This home bound golf fan has studied the 2019 Masters program from beginning to end
I have a very gracious friend who lives in California who serves as a gallery guard at the Masters and he gives me his tickets every year for the practice rounds. “The wife” and I are setting out on our road trip to Augusta tomorrow to attend the practice rounds. Technically she doesn’t even call it the Masters, she says “we’re going to see Spieth.” She has a minor obsession with the young man and was heartbroken to learn that he got married last year.
So, even though he has been playing poorly of later we will be following Spieth, which I’m perfectly happy to do. Just being on the hallowed grounds is a privilege. I expect we’ll be sitting in grandstands far more this year than in prior visits, but I’m thrilled to be there at all.
One unintended consequence of having cancer is that you get a lot of mail. Over the last ten months I’ve gotten at least a half dozen bills, statements, disclosures or explanation of benefits documents per week. Stacked end to end, all the papers related to my treatment measure over 6 inches in height. Contained within that half a foot of paper is $1.4 million of bills related to medical treatment, the cumulative cost so far. The $1.4 million includes 54 days spent in the hospital, 22 bags of red blood received through transfusions, 36 outpatient visits to the hospital, two emergency room visits, 72 visits from my home nurse and 5,230 pills. Sound like a burden? Truth is it’s a blessing. I’m alive and feeling good.
And my cancer is in remission.
I will be following Karen around the course as she follows her boy
How do I know all the statistics above with such precision? “The wife, Karen.” We all deal with stress in different ways. I personally just let go and turn myself over to the care of the professional and assume that they are skilled in their ways and that god has a plan for me, and that worrying over every little thing isn’t really going to change the outcome. “The wife” is the opposite. She kept notebooks throughout my hospital stay writing down the name of everybody who came into the room. She grilled every doctor, nurse, and pharmacist and had them explain every single thing and every side effect. She keeps spreadsheets of all the pills I have taken. Not only can she tell you that I’ve taken 5,230 pills, she can also tell you the specific dosage and what time of day I took them, bless her soul.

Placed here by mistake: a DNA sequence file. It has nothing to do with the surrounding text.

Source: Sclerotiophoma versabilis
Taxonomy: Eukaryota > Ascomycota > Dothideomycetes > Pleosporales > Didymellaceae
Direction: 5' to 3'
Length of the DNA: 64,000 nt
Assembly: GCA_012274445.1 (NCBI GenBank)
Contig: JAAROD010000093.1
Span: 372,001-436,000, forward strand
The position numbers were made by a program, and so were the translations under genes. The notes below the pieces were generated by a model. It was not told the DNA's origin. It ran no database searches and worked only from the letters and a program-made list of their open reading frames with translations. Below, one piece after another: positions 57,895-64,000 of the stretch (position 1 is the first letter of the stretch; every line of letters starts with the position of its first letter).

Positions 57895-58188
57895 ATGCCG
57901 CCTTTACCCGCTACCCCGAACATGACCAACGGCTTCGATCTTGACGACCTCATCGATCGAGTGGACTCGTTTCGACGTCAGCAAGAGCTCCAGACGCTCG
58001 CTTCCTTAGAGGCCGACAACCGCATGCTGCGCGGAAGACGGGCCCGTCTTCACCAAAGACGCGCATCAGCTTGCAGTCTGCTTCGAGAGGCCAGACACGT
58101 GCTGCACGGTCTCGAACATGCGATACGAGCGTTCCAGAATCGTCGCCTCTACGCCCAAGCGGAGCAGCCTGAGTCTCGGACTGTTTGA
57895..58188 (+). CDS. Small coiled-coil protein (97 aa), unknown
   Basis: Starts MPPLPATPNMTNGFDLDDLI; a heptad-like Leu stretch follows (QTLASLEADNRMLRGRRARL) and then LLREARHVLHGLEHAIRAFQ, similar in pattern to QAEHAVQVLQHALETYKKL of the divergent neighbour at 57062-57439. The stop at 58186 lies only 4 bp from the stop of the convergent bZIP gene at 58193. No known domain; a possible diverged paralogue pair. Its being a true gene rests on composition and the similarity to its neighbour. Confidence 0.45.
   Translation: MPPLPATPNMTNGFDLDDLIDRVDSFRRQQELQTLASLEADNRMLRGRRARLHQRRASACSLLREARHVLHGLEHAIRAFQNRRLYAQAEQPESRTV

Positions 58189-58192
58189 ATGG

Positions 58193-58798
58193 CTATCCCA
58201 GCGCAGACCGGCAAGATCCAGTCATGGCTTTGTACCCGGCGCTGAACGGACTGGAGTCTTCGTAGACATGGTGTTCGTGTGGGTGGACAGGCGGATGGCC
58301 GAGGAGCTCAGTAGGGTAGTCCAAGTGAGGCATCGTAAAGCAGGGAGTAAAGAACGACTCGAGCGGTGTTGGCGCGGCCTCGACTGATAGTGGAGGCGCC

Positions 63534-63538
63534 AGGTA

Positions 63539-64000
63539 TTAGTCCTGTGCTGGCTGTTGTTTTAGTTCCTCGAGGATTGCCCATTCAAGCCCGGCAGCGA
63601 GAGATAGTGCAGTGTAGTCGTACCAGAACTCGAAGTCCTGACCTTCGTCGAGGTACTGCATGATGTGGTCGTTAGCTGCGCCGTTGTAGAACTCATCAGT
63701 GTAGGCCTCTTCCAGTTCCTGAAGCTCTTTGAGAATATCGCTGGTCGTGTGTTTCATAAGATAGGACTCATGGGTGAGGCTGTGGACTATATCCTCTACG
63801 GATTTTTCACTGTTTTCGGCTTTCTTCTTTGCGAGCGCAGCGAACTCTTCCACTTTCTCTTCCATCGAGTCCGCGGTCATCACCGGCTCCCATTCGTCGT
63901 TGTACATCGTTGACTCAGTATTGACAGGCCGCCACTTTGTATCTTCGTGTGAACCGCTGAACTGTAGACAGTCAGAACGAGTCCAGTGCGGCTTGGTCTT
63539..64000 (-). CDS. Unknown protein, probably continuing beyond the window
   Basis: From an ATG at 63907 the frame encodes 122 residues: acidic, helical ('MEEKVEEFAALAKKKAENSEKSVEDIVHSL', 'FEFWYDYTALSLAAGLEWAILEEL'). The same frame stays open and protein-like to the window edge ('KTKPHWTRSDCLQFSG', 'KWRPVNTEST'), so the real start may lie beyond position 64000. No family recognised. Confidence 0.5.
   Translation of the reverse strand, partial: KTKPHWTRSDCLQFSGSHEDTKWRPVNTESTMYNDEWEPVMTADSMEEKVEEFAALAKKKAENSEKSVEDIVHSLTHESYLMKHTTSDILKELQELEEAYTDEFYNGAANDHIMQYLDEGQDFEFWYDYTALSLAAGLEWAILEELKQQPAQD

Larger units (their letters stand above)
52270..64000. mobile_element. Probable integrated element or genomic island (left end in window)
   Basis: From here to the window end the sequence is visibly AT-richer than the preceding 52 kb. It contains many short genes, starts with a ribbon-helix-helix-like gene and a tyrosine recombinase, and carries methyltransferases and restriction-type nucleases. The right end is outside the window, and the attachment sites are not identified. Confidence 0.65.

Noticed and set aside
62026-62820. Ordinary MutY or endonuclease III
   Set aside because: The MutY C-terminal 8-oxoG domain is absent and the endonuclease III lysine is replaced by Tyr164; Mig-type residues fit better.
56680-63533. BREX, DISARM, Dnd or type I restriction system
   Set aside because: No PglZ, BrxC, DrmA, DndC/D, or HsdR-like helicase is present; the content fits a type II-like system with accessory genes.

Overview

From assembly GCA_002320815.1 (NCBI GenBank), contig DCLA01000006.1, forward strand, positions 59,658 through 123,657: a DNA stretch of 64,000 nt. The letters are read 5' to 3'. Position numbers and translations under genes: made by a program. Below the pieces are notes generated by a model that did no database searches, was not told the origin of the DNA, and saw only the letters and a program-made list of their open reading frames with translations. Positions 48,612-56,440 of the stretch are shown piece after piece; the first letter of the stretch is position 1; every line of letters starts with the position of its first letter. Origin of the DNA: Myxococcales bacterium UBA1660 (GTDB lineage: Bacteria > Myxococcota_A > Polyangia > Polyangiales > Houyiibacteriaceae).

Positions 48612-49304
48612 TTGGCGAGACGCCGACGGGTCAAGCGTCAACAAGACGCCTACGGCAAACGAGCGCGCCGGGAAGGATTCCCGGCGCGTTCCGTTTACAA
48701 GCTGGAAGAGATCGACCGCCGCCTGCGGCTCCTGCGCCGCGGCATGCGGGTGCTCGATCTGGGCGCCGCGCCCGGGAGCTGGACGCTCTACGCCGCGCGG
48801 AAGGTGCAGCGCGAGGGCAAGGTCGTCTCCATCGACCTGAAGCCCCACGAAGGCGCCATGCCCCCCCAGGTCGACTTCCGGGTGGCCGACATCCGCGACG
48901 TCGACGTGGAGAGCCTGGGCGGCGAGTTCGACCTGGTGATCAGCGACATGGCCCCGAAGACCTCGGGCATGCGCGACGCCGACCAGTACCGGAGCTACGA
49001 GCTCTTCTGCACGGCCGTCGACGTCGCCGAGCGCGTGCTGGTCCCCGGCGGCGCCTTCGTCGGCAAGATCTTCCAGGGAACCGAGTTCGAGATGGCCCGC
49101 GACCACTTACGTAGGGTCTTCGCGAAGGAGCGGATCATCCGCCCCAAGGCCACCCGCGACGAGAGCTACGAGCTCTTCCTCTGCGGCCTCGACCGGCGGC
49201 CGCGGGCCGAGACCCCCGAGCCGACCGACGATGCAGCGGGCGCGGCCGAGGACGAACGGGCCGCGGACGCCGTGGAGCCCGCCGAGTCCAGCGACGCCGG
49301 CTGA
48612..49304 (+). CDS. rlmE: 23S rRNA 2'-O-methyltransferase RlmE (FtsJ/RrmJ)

I am also enrolled in an FDA trail for a drug called Gilteritinib that has shown promising results in keeping my particular type of leukemia at bay. Modern medicine is full of miracles. And miracles don’t come cheap. The list price of Gilteritinib is $360,000 per year and I am beyond blessed that I don’t have to pay out of pocket. While disruptive tech companies that let you order pizza without getting off your couch or to hail a taxi faster get a lion’s share of the press attention, recent advances in medicine have been even more dramatic. If I had gotten this dreaded disease 25 years ago my outcome likely would have been very different. And advances coming in the next regarding 25 years in areas like immunotherapy, genomics and allogenic cell therapy promise even better, more advanced medicine, something I think is important to keep in perspective when skeptics tell you have bad everything is. Truth is, it’s a fabulous time to be alive.
They say there are no atheists in foxholes. Well, the same is true for those being treated on an oncology floor in the hospital (or in the case of Penn, the dozens of floors). There is a lot of faith and praying golf on. It is by far the most egalitarian environment I have been in. There are no Republicans or Democrats, you don’t notice or care about someone’s skin color, ethnicity or background. You just have empathy for your fellow sufferers and admiration and trust in the people caring for you. Can cancer ever be a good thing? I don’t really think so, but it has changed my outlook on life and given me the perspective to see things very differently now.
I don’t know if technically you can get PTSD from a long and traumatic hospital stay, but sometimes I do feel traumatized. My self-prescribed treatment for curing it is to visit the Augusta National Golf Club and to soak up the Masters with “the wife.” We’ll keep you posted along the way. Karen has her notebooks and spreadsheet at the ready. I’m sure I’ll be able to tell you how many miles we drove to and from Augusta and how many steps we took while on the property!